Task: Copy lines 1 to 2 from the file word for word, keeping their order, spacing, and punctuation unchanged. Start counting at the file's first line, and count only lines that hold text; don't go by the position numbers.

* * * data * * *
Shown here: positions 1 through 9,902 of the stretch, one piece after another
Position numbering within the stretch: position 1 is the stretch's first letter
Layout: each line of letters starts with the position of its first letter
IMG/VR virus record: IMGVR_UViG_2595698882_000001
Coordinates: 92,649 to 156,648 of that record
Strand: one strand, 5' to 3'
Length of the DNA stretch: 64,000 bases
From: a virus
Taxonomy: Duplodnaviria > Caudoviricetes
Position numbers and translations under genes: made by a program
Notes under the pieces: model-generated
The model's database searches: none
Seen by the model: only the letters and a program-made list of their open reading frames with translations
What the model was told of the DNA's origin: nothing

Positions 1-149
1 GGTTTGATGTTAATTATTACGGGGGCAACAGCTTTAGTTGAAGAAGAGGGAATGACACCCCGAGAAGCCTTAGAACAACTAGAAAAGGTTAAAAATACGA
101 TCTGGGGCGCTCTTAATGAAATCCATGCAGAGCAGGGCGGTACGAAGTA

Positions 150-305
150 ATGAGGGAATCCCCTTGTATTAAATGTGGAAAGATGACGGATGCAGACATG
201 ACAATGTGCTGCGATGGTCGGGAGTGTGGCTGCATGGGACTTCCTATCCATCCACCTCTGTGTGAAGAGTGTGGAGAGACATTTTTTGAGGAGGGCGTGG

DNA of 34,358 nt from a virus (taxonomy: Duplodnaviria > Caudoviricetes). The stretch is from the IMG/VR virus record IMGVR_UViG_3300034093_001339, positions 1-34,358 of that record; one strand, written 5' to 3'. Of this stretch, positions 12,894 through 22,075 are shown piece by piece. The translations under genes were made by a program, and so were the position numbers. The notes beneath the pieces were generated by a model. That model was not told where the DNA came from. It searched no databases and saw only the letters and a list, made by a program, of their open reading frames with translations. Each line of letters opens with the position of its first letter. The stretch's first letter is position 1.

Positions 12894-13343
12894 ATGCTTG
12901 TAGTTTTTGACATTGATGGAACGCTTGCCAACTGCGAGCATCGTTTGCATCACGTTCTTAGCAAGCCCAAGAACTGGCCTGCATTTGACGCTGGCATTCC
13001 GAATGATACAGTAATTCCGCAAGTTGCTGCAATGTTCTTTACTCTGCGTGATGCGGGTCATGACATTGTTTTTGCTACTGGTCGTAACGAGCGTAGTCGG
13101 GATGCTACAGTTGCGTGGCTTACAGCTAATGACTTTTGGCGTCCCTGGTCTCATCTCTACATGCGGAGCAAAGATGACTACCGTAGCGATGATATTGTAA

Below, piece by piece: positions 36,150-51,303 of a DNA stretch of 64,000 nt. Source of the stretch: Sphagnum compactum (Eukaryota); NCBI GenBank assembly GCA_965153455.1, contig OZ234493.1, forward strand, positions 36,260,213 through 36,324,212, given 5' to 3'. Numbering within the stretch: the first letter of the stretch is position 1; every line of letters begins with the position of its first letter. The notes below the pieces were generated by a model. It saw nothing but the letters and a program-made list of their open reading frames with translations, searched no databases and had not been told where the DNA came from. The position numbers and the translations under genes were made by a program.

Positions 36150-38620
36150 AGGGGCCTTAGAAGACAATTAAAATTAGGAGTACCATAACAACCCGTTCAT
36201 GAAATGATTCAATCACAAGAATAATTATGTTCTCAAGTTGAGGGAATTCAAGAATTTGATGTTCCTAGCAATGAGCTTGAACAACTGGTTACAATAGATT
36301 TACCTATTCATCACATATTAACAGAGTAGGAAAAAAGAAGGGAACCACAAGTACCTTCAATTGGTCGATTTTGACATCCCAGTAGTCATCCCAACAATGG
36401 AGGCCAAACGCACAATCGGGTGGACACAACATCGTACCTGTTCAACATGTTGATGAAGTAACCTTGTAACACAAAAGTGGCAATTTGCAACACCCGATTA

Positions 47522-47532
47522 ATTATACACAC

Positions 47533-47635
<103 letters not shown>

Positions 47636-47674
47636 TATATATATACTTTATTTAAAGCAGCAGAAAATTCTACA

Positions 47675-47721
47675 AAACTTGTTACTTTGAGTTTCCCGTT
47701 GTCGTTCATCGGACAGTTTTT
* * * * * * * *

Shown here: positions 1 through 9,902 of the stretch, one piece after another
Position numbering within the stretch: position 1 is the stretch's first letter